Almost one million people in Denmark have been vaccinated, with approximately 150,000 of them receiving the AstraZeneca vaccine. The Pfizer/BioNTech and Moderna vaccines are also in use.
Adenoviruses are found in humans and other animals. Scientists use a modified version of one of these adenoviruses, known as a vector, to deliver important instructions to cells, according to the CDC.
They work by entering cells and using the cell’s machinery to produce a harmless piece of the virus that causes Covid-19, known as a spike protein. The cell then recognizes that the spike protein does not belong there and this triggers the immune system to fight back against what it thinks is an infection.
This process allows our bodies to learn how to protect us against Covid-19, according to the CDC.
Regulators are now investigating whether an unusual immune response to the adenovirus vaccines is causing the rare but severe incidences of blood clotting.
An official from the FDA told Reuters it was “plainly obvious” that the cases of blood clots linked to the Johnson & Johnson vaccine were “very similar” to those linked to the AstraZeneca vaccine.
The US paused rollout of the Johnson & Johnson vaccine after six women under 50 developed rare blood clots after getting the shot. In the UK 30 people had developed unusual blood clots and seven of them had died after getting the Oxford-AstraZeneca vaccine, out of a total of 18 million vaccinated.
Some European countries have limited the use of adenovirus vaccines to older people, who have been less affected by the rare blood clotting condition.
After the Danish announcement, France said it viewed the AstraZeneca vaccine as an “essential tool”.
France will also go ahead with plans to give the Johnson & Johnson vaccine to those aged over 55, the spokesman said. The country has already received 200,000 doses. Belgium will also give the doses it has received, while Greece and Italy will not.
Meanwhile the Czech Deputy PM Jan Hamacek said he had instructed the Czech ambassador in Denmark to try to buy the 2.4 million AstraZeneca vaccines doses that the Danes would no longer be using.
Jan Hamacek said he would also travel to Moscow to arrange deliveries of the Russian Sputnik V vaccine – another adenovirus vaccine – once its use is approved by the EMA.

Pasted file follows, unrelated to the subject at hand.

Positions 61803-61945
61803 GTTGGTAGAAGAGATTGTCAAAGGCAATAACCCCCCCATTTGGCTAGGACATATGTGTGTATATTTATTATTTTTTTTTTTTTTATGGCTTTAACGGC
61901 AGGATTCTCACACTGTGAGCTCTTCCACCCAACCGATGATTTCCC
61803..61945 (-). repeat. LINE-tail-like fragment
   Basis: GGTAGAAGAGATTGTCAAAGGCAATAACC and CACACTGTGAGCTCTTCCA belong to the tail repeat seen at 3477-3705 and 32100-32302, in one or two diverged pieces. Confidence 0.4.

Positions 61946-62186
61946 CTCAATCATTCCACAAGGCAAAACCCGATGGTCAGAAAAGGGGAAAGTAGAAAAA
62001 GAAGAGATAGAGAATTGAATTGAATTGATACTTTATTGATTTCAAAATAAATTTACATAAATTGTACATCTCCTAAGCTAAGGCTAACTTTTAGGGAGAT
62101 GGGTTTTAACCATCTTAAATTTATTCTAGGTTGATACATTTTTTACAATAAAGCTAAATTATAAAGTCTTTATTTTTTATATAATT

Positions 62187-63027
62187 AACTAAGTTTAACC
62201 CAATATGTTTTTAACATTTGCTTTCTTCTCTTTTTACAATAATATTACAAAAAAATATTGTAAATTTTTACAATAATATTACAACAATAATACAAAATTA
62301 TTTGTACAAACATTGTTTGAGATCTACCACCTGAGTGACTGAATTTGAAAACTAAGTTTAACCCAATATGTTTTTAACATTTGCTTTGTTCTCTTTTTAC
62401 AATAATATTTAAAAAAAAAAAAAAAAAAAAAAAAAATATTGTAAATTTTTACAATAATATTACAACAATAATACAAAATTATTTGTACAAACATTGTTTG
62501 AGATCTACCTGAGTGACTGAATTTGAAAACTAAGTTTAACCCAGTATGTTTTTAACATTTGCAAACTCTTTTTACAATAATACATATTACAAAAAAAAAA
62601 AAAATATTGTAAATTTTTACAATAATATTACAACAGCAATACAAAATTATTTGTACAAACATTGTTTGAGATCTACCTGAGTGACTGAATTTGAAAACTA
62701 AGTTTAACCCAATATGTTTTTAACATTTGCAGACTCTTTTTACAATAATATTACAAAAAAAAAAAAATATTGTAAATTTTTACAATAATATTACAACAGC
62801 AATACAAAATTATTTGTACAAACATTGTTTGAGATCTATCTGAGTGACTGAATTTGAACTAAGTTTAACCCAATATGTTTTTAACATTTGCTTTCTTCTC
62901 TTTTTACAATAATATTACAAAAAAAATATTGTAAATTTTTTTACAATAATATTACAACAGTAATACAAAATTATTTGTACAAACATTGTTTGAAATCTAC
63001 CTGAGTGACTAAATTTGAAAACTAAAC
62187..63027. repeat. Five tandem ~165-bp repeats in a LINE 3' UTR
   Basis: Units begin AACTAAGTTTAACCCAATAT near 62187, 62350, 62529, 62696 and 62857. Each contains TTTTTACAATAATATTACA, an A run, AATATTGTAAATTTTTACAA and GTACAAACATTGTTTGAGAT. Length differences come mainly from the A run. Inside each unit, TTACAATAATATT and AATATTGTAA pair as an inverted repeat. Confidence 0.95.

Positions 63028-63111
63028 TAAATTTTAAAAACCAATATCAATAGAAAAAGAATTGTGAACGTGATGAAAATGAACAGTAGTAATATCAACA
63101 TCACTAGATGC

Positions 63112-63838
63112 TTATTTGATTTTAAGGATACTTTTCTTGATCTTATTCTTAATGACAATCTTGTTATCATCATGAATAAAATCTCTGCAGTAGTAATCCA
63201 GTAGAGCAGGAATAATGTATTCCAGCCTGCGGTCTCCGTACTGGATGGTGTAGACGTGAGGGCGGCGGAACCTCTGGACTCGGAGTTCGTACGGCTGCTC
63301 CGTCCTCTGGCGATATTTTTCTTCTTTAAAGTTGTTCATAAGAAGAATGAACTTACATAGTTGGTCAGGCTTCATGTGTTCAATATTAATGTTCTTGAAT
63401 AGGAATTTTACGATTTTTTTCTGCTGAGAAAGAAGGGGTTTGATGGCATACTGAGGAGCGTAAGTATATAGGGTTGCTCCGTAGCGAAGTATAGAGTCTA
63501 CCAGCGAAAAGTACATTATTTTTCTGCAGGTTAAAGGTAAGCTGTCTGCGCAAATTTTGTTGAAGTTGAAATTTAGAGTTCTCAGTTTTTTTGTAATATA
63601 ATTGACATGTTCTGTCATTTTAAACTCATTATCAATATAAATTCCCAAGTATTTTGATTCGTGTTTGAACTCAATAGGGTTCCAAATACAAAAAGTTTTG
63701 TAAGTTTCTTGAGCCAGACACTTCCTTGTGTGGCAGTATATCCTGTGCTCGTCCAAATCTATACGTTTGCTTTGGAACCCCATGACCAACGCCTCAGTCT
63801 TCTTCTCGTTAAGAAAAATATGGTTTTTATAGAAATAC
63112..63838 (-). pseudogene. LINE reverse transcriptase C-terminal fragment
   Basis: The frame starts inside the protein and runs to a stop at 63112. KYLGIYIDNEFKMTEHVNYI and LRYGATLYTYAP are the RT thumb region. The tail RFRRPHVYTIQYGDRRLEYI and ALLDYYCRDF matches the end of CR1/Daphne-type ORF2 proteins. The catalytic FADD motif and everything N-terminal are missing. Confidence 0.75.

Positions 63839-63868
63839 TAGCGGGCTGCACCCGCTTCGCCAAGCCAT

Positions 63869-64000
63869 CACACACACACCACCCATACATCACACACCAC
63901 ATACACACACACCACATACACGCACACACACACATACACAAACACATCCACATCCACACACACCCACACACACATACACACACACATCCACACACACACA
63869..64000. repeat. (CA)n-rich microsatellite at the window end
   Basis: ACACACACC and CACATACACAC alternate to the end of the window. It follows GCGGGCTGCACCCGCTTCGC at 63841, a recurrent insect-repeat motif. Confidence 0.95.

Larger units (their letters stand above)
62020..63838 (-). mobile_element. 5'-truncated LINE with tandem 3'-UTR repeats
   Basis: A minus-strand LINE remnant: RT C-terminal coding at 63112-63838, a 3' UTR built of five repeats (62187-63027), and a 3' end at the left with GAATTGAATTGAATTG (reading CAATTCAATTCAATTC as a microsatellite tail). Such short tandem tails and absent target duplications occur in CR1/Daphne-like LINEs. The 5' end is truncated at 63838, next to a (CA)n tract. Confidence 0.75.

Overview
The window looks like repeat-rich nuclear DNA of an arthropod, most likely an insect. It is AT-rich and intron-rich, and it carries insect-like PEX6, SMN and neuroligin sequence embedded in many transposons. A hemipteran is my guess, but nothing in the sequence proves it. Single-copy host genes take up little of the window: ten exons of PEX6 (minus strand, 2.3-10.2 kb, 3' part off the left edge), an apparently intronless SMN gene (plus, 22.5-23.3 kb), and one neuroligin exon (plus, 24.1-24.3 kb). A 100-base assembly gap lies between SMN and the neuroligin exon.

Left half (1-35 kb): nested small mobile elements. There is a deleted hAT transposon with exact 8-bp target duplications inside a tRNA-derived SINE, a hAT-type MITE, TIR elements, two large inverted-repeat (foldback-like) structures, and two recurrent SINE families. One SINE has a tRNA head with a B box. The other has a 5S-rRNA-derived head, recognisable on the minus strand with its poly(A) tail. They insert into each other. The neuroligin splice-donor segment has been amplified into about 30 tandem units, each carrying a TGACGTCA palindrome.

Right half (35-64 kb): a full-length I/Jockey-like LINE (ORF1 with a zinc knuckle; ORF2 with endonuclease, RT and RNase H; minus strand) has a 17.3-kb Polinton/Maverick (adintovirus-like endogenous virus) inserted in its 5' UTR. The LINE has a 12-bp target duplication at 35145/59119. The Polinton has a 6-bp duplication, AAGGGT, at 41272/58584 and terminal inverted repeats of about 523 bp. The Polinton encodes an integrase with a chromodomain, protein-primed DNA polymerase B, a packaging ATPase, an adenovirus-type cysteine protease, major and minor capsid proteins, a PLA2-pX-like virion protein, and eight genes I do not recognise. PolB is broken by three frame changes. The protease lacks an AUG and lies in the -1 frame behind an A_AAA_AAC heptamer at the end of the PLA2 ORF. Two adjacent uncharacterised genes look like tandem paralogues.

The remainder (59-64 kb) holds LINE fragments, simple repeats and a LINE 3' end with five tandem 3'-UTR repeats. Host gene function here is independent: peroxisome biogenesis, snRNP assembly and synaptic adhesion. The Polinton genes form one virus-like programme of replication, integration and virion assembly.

Denmark was the first country to postpone use of the AstraZeneca vaccine in March. It was followed by numerous other European countries.
In a separate development, the European Commission said Pfizer-BioNTech would deliver an extra 50 million doses to the EU in the next few weeks.
The Netherlands has become the latest country to halt use of the Oxford-AstraZeneca Covid vaccine over concerns about possible side effects.
The WHO and the European Medicines Agency (EMA) say there is no indication of a link between the vaccine and reports of blood clots.
Eight countries have so far fully suspended the AstraZeneca vaccinations.
The WHO told Reuters it was important that vaccination campaigns continued.
About 17 million people in the EU and the UK have received a dose of the vaccine, with fewer than 40 cases of blood clots reported as of last week, AstraZeneca said.
Experts say the number of blood clots reported after the vaccine were no more than those typically reported within the general population.
However, the Dutch government said its suspension, which will last until at least March 29, was a precaution.
Ireland, Denmark, Norway, Bulgaria and Iceland have paused inoculations with AstraZeneca vaccine, while the Democratic Republic of Congo and Indonesia have delayed the start of their AstraZeneca rollouts. Several European countries, including Italy and Austria, have suspended the use of certain batches of the drug as a precautionary measure.